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School Shooting Survivor: Allow Concealed Carry In Schools

Updated: Apr 13

Contrary to the claims of concealed-carry opponents, allowing concealed carry on campus among faculty and staff actually does make us safer, says a survivor of the

A student who survived the Columbine High School massacre has introduced a bill that would allow anyone with a concealed weapons permit the right to conceal and carry firearms in public schools. Rep. Patrick Neville, R-Castle Rock, was a student at Columbine in 1999 in Jefferson County when two seniors went on a rampage, killing 12 fellow students and a teacher. “This bill will allow honest law-abiding citizens to carry a concealed firearm for protection if they choose to,” Neville said in a news release. “But most importantly, it will give them the right to be equipped to defend our children from the most dangerous situations.” An April 2014 poll from Quinnipiac University found 50 percent of Colorado voters supported allowing teachers and school officials to carry guns on school grounds. Men supported the measure 59 percent to 38 percent while women were opposed 51 to 42 percent. Patrick Neville believes his bill will lead to less school shootings. The current law “barring law abiding permit holders from carrying in schools is an open invitation for violent thugs and criminals intent on doing harm,” he said. “Parents wake up everyday and bring their children to school on blind faith that their kids will return home safe. Unfortunately the current system continues to leave our children as sitting targets for criminals intent on doing harm.”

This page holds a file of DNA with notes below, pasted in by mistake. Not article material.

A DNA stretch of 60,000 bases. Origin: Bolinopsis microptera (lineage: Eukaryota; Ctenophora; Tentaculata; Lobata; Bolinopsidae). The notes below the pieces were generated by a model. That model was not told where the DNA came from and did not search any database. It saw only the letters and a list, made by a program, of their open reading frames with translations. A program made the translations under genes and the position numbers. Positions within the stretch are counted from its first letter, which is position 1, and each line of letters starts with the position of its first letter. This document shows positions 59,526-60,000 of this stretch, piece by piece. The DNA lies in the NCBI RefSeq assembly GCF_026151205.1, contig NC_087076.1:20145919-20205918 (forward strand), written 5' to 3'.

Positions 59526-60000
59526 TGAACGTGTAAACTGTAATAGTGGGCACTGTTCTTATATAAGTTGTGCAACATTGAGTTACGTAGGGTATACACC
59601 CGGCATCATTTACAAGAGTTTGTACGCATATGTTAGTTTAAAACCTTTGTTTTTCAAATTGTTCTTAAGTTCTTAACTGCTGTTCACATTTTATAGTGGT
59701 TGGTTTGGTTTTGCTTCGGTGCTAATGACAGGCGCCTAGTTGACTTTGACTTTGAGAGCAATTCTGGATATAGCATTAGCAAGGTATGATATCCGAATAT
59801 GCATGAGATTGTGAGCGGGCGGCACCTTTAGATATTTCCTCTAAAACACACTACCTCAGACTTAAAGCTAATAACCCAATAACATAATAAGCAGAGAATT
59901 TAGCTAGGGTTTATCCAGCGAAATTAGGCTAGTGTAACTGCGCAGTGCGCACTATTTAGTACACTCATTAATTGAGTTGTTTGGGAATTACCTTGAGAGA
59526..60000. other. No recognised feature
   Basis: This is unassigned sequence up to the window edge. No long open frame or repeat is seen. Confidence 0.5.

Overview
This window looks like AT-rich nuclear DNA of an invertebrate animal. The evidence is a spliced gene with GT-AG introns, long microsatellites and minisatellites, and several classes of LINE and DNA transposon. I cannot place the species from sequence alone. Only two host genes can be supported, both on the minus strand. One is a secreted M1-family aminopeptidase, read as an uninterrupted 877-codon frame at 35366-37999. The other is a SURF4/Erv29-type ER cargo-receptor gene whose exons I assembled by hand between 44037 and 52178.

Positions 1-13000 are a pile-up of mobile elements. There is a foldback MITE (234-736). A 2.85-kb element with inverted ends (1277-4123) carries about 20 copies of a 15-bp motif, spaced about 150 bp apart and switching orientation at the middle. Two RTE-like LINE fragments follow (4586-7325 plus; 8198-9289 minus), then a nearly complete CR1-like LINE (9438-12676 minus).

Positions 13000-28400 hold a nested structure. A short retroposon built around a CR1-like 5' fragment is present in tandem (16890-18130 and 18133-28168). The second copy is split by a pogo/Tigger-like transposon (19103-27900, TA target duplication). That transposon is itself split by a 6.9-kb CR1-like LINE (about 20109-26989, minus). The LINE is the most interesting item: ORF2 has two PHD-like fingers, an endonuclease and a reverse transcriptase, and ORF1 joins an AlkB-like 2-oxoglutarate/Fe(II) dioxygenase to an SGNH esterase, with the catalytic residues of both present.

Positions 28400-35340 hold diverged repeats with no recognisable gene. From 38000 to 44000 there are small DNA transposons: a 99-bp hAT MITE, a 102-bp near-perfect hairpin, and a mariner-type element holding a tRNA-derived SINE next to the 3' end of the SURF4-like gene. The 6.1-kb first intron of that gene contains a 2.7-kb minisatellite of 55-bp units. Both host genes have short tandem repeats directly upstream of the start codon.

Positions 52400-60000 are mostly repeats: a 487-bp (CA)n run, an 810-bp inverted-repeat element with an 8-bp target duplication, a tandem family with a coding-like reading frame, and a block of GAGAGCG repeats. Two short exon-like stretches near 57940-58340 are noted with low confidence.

Neville’s story is just another reason the Arkansas legislature should give Charlie Collins’s “Campus Carry” bill another look. “Glance and nod” policies aren’t a serious solution to protecting Arkansas students.

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